Disaster area residents say consumption tax talk ignores their plight
News On Japan via Mainichi -- Jun 28
Following the passage of consumption tax bills in the House of Representatives on June 26, residents in areas most affected by the earthquake and nuclear disasters expressed anger and dissatisfaction with the discussions amongst politicians, saying their living conditions were not given enough consideration.
At a temporary housing unit in Koriyama, Fukushima Prefecture, a 66-year-old man complains, "Even if they tell us (the consumption tax raise) is for improving social security, for people getting by on a daily basis it is like being told to die." He added, "The political group opposing the consumption tax looks more like it is working for its own merit than acting from the viewpoint of society's weak."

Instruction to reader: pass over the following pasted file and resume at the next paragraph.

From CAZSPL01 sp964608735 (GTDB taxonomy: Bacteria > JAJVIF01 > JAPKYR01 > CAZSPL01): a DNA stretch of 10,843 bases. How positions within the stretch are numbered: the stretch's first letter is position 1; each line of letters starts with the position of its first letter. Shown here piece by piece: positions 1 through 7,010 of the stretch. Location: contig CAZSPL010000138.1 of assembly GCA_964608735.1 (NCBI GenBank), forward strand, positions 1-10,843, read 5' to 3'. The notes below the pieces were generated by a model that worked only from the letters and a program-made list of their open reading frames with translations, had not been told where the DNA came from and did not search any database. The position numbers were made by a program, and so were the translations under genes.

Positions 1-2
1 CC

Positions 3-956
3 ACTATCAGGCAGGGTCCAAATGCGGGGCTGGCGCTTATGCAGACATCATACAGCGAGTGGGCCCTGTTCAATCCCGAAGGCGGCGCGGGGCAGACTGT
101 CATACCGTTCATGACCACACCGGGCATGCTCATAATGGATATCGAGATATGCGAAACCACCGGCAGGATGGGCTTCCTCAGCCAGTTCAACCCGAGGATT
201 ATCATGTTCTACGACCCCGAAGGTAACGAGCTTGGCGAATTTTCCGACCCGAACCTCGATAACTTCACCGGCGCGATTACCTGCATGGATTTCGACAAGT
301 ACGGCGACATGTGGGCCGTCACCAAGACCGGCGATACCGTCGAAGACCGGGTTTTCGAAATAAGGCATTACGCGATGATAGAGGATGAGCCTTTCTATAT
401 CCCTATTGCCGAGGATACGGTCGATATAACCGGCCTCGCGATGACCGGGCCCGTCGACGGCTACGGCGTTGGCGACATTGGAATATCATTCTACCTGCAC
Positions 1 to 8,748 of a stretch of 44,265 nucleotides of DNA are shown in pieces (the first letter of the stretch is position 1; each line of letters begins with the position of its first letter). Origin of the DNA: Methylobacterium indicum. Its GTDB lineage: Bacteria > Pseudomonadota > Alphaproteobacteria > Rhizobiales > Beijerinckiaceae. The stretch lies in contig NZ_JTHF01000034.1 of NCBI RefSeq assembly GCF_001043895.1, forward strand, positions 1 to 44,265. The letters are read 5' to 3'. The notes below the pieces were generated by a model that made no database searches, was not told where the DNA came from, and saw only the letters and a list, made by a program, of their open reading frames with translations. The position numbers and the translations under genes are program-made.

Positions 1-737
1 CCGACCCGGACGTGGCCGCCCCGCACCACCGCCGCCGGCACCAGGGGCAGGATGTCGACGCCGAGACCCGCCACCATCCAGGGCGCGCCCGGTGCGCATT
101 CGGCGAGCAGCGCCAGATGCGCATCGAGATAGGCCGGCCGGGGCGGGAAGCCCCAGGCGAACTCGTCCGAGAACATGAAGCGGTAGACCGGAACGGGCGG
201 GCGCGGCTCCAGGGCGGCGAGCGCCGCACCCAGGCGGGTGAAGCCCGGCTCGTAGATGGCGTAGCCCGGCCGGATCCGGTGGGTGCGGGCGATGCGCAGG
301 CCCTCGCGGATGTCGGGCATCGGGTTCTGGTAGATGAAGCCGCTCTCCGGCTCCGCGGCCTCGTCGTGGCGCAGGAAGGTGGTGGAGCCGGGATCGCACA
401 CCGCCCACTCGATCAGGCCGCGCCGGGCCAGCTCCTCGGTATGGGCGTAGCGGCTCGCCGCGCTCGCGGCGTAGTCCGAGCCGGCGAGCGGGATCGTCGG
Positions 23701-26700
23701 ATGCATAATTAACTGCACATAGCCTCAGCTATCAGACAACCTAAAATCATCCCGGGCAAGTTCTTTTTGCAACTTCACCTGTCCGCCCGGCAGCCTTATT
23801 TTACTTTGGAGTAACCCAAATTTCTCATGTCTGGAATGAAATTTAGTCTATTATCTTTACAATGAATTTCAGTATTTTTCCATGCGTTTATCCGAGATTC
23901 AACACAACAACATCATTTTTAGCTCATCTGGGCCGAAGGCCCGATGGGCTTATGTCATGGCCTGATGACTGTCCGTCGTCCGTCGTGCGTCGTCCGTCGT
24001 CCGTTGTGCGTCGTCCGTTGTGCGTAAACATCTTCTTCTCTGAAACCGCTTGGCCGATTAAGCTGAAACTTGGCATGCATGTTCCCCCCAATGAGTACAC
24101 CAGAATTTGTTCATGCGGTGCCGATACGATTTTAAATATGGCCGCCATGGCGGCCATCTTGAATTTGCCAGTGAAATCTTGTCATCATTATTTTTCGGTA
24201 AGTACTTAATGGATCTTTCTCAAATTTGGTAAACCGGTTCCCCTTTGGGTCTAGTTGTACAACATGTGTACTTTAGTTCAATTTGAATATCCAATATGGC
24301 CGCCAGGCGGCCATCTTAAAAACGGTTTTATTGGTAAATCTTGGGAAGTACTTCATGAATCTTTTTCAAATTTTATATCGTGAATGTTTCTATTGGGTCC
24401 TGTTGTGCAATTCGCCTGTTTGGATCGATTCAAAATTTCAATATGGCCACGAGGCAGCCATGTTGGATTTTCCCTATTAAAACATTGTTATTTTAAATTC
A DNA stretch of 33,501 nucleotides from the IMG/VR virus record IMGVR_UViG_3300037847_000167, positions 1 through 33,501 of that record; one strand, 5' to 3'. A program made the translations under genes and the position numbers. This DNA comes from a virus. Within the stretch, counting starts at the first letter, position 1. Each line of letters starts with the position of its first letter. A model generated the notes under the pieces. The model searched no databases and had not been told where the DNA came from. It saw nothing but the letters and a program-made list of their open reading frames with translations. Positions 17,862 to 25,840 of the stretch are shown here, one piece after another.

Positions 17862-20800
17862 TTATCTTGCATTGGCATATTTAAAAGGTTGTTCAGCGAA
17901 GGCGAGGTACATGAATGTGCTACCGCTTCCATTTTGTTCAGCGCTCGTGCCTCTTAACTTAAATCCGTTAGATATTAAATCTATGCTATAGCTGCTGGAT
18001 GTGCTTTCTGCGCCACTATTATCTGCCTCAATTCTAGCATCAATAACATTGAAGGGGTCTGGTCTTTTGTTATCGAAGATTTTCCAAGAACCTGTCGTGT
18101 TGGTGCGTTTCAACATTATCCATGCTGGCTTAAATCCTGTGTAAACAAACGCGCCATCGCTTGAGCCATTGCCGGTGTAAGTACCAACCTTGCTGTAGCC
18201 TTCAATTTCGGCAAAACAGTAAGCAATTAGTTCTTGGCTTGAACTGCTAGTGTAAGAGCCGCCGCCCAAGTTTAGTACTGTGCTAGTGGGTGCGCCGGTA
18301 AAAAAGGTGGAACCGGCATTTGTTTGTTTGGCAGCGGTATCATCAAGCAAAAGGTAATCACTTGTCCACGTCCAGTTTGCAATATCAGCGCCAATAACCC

From around 30 years ago the man worked as a pipe installer at the Fukushima No. 1 and 2 Nuclear Power Plants and the Hirono Thermal Power Plant, but because of the nuclear disaster he lost his job. Immediately after the catastrophe he moved with his family to the adjacent village of Kawamura. His wife and child, fearing radiation, moved to Saitama Prefecture, where relatives lived. The man stayed behind, though, as he had work at the thermal plant. In June of last year, he moved to the temporary housing unit where he now lives.
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